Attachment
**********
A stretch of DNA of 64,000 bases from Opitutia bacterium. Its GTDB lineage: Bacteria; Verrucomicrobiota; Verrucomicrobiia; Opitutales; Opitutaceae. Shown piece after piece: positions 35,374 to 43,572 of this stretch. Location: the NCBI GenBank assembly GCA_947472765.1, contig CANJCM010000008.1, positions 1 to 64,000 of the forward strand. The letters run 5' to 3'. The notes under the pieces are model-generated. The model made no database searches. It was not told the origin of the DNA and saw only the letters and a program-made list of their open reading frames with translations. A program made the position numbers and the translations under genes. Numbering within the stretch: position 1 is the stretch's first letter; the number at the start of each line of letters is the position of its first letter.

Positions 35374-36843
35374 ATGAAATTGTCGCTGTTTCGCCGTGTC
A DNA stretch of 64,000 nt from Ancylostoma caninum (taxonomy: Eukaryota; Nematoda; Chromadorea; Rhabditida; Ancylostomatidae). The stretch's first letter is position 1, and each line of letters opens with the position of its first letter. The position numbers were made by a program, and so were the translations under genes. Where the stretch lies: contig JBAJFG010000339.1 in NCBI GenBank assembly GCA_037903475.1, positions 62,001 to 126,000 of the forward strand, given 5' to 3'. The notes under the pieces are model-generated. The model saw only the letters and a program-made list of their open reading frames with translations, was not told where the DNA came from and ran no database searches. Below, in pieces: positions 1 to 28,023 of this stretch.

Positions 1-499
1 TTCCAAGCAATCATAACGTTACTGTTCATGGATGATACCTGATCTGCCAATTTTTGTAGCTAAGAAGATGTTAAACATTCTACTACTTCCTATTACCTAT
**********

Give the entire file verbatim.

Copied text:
A stretch of DNA of 64,000 bases from Opitutia bacterium. Its GTDB lineage: Bacteria; Verrucomicrobiota; Verrucomicrobiia; Opitutales; Opitutaceae. Shown piece after piece: positions 35,374 to 43,572 of this stretch. Location: the NCBI GenBank assembly GCA_947472765.1, contig CANJCM010000008.1, positions 1 to 64,000 of the forward strand. The letters run 5' to 3'. The notes under the pieces are model-generated. The model made no database searches. It was not told the origin of the DNA and saw only the letters and a program-made list of their open reading frames with translations. A program made the position numbers and the translations under genes. Numbering within the stretch: position 1 is the stretch's first letter; the number at the start of each line of letters is the position of its first letter.

Positions 35374-36843
35374 ATGAAATTGTCGCTGTTTCGCCGTGTC
A DNA stretch of 64,000 nt from Ancylostoma caninum (taxonomy: Eukaryota; Nematoda; Chromadorea; Rhabditida; Ancylostomatidae). The stretch's first letter is position 1, and each line of letters opens with the position of its first letter. The position numbers were made by a program, and so were the translations under genes. Where the stretch lies: contig JBAJFG010000339.1 in NCBI GenBank assembly GCA_037903475.1, positions 62,001 to 126,000 of the forward strand, given 5' to 3'. The notes under the pieces are model-generated. The model saw only the letters and a program-made list of their open reading frames with translations, was not told where the DNA came from and ran no database searches. Below, in pieces: positions 1 to 28,023 of this stretch.

Positions 1-499
1 TTCCAAGCAATCATAACGTTACTGTTCATGGATGATACCTGATCTGCCAATTTTTGTAGCTAAGAAGATGTTAAACATTCTACTACTTCCTATTACCTAT